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Why Your Church Should Consider an Older Pastor

One thing that is predictable about pastor-search committees is that they all want something similar: a great preacher, an amazing administrator who loves visiting, someone who is effective with young families and senior adults, a 38-year-old with 25 years’ experience.
You get the picture. Mere mortals need not apply.

An interesting pattern is emerging in the ranks of Baptist churches I am familiar with that bears watching. Admittedly, this is not a scientific study, but primarily anecdotal.

However, there seems to be something to this fact: Many of the pastors called to larger pulpits over the last 18 months are in their 50s and even 60s. Could it be that the old adage “better be where you want to be by 50” no longer applies?

Since the fall of 2010, these 10 churches all called pastors ranging in age from 49 to 62:

â—      Central Baptist of Fountain City, Knoxville, Tenn.

â—      First Baptist, Dalton, Ga.

â—      First Baptist, Frankfort, Ky.

â—      First Baptist, Midland, Texas

â—      Knollwood Baptist, Winston-Salem, N.C.

â—      Mountain Brook Baptist, Birmingham, Ala.

â—      Park Cities Baptist, Dallas

â—      University Baptist, Baton Rouge, La.

â—      St. John’s Baptist, Charlotte, N.C.

â—      Wieuca Road Baptist, Atlanta

Of the 10 pastors, one was 49, five were in their 50s and four were in their 60s. One was called as a co-pastor, the others as pastor.

Didn’t these churches want to impact and attract young adults? I hear it constantly from pulpit committees. Their inevitable desire is to find a pastor who will “help us attract young families.”

Many of them think that only a young pastor (read: younger than 35) can attract young adults. Often, a committee will exclude from consideration anyone over the age of 50. Apparently, these churches didn’t get that memo.

Interestingly, the facts suggest that effectiveness with and appeal to young adults has little to do with the age of the pastor.

Consider this list of pastors, along with their age, who seem especially popular with young adults:

â—      Rick Warren (58)

â—      Andy Stanley (53)

â—      John Piper (65)

â—      Brian McClaren (56)

â—      Bill Hybels (62)

â—      Barbara Brown Taylor (60)

â—      Louie Giglio (53)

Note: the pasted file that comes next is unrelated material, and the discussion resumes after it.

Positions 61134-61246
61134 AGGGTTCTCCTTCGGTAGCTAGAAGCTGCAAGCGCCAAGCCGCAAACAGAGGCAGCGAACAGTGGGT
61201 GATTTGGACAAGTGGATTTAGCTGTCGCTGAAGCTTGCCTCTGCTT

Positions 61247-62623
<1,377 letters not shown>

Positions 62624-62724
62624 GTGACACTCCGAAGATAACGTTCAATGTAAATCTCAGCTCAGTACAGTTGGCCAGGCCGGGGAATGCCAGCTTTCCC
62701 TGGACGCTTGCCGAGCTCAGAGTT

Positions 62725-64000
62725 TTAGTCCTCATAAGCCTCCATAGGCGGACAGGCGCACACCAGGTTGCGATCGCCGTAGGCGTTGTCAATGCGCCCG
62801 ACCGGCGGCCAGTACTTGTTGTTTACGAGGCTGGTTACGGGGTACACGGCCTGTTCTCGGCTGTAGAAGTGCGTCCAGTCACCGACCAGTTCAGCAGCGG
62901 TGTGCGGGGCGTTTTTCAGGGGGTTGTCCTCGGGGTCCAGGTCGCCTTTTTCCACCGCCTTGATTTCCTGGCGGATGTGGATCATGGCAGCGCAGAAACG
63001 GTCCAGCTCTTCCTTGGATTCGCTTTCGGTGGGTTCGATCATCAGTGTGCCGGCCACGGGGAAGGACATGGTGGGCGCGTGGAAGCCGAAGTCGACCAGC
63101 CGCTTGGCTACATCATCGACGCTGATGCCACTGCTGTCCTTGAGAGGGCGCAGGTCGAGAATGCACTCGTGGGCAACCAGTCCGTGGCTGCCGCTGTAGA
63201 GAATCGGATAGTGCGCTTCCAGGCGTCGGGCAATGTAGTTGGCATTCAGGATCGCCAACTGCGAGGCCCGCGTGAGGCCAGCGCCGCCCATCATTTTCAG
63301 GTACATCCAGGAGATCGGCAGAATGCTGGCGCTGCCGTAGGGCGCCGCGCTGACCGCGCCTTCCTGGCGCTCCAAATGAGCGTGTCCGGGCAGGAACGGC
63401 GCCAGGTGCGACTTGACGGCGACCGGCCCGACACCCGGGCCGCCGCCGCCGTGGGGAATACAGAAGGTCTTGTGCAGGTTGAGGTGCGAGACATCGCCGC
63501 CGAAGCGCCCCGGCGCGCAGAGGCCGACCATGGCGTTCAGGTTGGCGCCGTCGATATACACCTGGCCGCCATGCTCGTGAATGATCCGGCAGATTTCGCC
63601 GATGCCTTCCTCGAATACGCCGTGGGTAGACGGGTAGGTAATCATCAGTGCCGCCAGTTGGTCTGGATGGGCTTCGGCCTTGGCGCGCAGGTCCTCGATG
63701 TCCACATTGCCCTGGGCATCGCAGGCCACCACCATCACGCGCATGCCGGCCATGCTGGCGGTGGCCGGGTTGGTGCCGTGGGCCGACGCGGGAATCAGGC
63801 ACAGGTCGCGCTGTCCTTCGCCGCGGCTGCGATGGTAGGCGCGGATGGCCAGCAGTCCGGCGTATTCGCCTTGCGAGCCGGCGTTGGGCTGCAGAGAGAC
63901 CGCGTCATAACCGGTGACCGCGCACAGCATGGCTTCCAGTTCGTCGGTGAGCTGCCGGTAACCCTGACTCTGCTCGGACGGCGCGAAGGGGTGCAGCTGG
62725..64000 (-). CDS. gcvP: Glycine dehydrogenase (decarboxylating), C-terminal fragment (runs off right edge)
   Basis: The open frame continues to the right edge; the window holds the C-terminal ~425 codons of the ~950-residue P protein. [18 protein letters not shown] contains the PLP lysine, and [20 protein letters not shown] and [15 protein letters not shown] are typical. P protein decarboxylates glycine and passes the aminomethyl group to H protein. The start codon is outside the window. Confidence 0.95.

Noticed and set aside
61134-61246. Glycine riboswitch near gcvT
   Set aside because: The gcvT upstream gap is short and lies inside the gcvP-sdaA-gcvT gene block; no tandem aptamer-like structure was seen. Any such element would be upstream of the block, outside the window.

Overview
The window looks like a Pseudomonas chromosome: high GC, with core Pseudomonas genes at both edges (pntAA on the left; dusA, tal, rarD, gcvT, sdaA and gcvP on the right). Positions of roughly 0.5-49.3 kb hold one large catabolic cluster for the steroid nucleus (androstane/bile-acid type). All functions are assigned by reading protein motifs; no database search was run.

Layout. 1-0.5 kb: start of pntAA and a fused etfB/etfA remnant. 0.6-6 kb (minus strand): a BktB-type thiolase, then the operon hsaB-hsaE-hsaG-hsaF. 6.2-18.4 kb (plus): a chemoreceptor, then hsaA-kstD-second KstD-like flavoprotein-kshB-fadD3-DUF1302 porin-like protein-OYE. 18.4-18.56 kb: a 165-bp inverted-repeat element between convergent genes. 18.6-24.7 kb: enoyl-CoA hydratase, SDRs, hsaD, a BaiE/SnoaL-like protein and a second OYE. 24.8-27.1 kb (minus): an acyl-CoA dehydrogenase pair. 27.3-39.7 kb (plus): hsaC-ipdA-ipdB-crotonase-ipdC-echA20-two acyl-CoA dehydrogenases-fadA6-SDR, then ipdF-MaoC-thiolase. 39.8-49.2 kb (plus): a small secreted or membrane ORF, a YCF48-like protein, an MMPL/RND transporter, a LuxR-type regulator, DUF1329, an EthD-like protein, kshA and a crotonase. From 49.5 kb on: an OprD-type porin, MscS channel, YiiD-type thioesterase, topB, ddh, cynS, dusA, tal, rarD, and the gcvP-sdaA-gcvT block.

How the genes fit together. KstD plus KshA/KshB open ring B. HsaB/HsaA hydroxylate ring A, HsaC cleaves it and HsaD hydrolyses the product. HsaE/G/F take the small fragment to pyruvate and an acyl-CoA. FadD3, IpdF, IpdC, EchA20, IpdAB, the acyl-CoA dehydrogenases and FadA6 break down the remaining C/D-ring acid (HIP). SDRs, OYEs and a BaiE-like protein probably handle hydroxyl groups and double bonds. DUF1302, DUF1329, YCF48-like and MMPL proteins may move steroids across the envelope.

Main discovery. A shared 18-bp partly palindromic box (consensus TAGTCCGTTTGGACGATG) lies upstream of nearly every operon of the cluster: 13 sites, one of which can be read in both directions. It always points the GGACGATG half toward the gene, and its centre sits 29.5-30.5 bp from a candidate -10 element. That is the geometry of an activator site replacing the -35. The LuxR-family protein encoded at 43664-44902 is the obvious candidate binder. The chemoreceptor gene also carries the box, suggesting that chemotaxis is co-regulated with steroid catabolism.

â—      Ed Young Jr. (50)

â—      John Ortberg (54)

This is strictly a 50-and-over club.

Study those churches that are effective in reaching young adults, and you will quickly learn a valuable lesson: their effectiveness is much less about the age of their pastor and much more about the congregation’s genuine love of and care for those they seek to minister to.

The idea that you can pay someone to do what you are not willing to sacrifice and give yourself to is a fallacy many churches fall prey to.

One of my favorite books in recent years is “A Resilient Life” by Gordon MacDonald.

In it, MacDonald suggests that the most important and enduring work of one’s life takes place after the age of 50. Everything prior to that is preparation for the main event.

Could it be true? Are congregations awakening to the wisdom and insights that only come to those who have years of experience from which to draw?

Is there a quality of leadership that is only found in those who have passed through the trials and tribulations of decades in the ministry?

As a mid-50s professional, I confess my bias. However, there is no doubt that substantial growth and learning came to me only after years of experience.

I was a much more effective minister at 55 than at 35. In fact, I probably should apologize to those who endured my sermons, leadership and ego 20 years ago.

They were a gracious and generous people, and I learned from them much of what makes for effective ministry as a result.

Thinking about pastoral leadership in congregational life in terms of age is sure to raise other questions:

â—      Perhaps there is a shortage of younger pastors?

â—      Nearly all of these were men. Will congregations like these ever consider women?

â—      What other societal trends have happened to make mid-to-late career clergy more appealing?

â—      Does this pattern hold over a larger sample?

â—      Is it true in other kinds of Baptist churches or other denominations?

â—      We’ve known these numbers were true of top-level positions in other fields. Has ministry simply caught up with business, education, coaching and so on?

My prayer is that pastor-search committees will be increasingly reluctant to set age boundaries of any sort when they create a profile of their next pastor.

Clearly, there are character traits and spiritual gifts that know no age boundary. Just as clearly, experience is a superb teacher when it is paired with an open mind, a passion for Christ, a love of people, a willing spirit and a healthy sense of call. May that tribe increase!

BillWilson is president of the Center for Congregational Health in Winston-Salem, N.C.